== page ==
A new study by researchers at UCLA reveals that genes in the brain can be damaged by fructose, leading to diseases like diabetes, cardiovascular disease, Alzheimer’s disease and attention deficit hyperactivity disorder. A range of diseases — from diabetes to cardiovascular disease, and from Alzheimer’s disease to attention deficit hyperactivity disorder — are linked to […]

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New Findings Provide a Design for an HIV Vaccine Germline-Targeting Immunogen

March 28, 2016

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Scientists Announce New Anti-HIV Agent

A team of researchers has found HIV-1 broadly neutralizing antibody precursor B cells that are present in most people, and has described the design of an HIV vaccine germline-targeting immunogen capable of binding those B cells. Some people infected with HIV naturally produce antibodies that effectively neutralize many strains of the rapidly mutating virus, and […]

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New Stem Cell Innovation Could Someday Help Treat Parkinson’s

March 17, 2016

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Stem Cell Innovation Could Treat Parkinson’s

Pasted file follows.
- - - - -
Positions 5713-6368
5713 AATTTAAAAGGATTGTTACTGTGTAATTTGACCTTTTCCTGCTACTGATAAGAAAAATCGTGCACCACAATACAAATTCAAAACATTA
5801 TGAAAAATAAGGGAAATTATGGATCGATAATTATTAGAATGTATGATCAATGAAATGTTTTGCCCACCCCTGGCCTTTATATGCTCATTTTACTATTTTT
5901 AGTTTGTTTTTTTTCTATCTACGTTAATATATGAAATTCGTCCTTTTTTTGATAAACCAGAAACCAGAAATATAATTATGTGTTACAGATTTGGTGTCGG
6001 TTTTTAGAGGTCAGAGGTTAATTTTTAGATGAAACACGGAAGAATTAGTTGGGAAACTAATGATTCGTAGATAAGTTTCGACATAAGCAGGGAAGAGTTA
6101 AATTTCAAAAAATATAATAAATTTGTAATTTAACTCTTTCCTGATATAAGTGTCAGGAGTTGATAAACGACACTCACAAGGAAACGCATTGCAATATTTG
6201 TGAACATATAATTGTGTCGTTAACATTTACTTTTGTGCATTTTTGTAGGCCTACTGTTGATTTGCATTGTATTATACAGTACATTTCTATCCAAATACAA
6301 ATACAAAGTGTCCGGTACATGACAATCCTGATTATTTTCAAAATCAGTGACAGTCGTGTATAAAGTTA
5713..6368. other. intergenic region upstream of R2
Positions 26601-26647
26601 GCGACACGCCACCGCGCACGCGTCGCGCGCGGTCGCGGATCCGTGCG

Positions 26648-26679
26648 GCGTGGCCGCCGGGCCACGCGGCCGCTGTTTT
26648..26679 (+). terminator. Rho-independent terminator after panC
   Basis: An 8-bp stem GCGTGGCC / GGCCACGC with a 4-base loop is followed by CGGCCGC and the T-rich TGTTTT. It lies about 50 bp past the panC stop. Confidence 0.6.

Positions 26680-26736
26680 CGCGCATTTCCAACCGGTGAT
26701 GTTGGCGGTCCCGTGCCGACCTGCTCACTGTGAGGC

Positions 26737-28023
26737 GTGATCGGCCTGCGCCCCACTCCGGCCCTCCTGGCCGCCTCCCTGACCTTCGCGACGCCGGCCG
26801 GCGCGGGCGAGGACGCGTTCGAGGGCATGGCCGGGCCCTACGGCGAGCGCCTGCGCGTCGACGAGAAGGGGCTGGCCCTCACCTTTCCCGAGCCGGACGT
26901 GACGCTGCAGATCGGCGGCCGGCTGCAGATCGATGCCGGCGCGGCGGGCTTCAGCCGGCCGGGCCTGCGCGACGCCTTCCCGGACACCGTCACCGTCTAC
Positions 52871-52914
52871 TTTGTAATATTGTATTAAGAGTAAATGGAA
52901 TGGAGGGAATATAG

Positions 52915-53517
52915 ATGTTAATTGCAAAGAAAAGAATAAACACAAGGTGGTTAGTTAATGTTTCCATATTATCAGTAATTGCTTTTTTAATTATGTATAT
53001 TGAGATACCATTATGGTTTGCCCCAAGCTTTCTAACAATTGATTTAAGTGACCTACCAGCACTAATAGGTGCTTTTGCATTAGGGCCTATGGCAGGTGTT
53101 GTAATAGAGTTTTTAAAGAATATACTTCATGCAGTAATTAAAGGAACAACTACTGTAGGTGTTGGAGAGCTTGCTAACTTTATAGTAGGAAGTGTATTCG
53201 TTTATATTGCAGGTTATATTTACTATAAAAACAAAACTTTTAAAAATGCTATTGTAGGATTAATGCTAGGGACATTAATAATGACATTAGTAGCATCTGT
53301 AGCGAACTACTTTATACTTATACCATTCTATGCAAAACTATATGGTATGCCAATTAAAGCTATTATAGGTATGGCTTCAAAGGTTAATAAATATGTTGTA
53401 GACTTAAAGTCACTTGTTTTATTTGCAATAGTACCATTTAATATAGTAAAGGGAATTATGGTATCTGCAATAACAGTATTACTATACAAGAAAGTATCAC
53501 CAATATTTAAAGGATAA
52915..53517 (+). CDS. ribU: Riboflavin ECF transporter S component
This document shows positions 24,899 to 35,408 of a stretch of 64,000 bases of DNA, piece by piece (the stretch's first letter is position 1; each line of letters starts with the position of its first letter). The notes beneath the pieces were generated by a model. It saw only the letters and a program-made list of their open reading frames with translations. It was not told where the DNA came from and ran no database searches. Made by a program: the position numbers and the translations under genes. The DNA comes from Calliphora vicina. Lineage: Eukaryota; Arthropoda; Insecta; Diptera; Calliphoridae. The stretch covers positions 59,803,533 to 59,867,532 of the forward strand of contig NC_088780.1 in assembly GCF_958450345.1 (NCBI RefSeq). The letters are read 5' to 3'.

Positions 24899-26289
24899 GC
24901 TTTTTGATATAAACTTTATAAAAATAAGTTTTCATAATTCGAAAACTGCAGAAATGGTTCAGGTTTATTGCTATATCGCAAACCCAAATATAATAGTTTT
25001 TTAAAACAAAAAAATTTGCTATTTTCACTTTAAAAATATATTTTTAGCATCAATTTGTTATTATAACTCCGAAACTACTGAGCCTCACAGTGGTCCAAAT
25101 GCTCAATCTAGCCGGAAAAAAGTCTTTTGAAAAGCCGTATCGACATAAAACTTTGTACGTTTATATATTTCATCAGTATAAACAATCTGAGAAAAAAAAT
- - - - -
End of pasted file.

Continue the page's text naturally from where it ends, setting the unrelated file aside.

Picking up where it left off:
A team of researchers from Rutgers and Stanford have created a new way to inject healthy human nerve cells into the brain that could someday help treat Parkinson’s disease and other devastating brain-related conditions that affect millions of people. The technology – a major innovation – involves converting adult tissue-derived stem cells into human neurons […]

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Yale Study Finds Racial Differences in Smoking Patterns

March 15, 2016

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Study Finds Differences in Smoking Habits between African Americans and Whites

A newly published study from Yale University reveals that differences in smoking habits between African Americans and whites may lead to a disparity in screening for lung cancer. The paper was published online March 15 in Nicotine & Tobacco Research. Cigarette smoking, the leading cause of preventable death in the United States, has been widely […]

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Scientists Reveal Amino Acids Supply Most Building Blocks for Tumor Cells

March 8, 2016

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Amino Acids Supply Most Building Blocks for Tumor Cells

New research shows that amino acids, not glucose, account for the majority of cell mass in proliferating mammalian cells. Cancer cells are notorious for their ability to divide uncontrollably and generate hordes of new tumor cells. Most of the fuel consumed by these rapidly proliferating cells is glucose, a type of sugar. Scientists had believed […]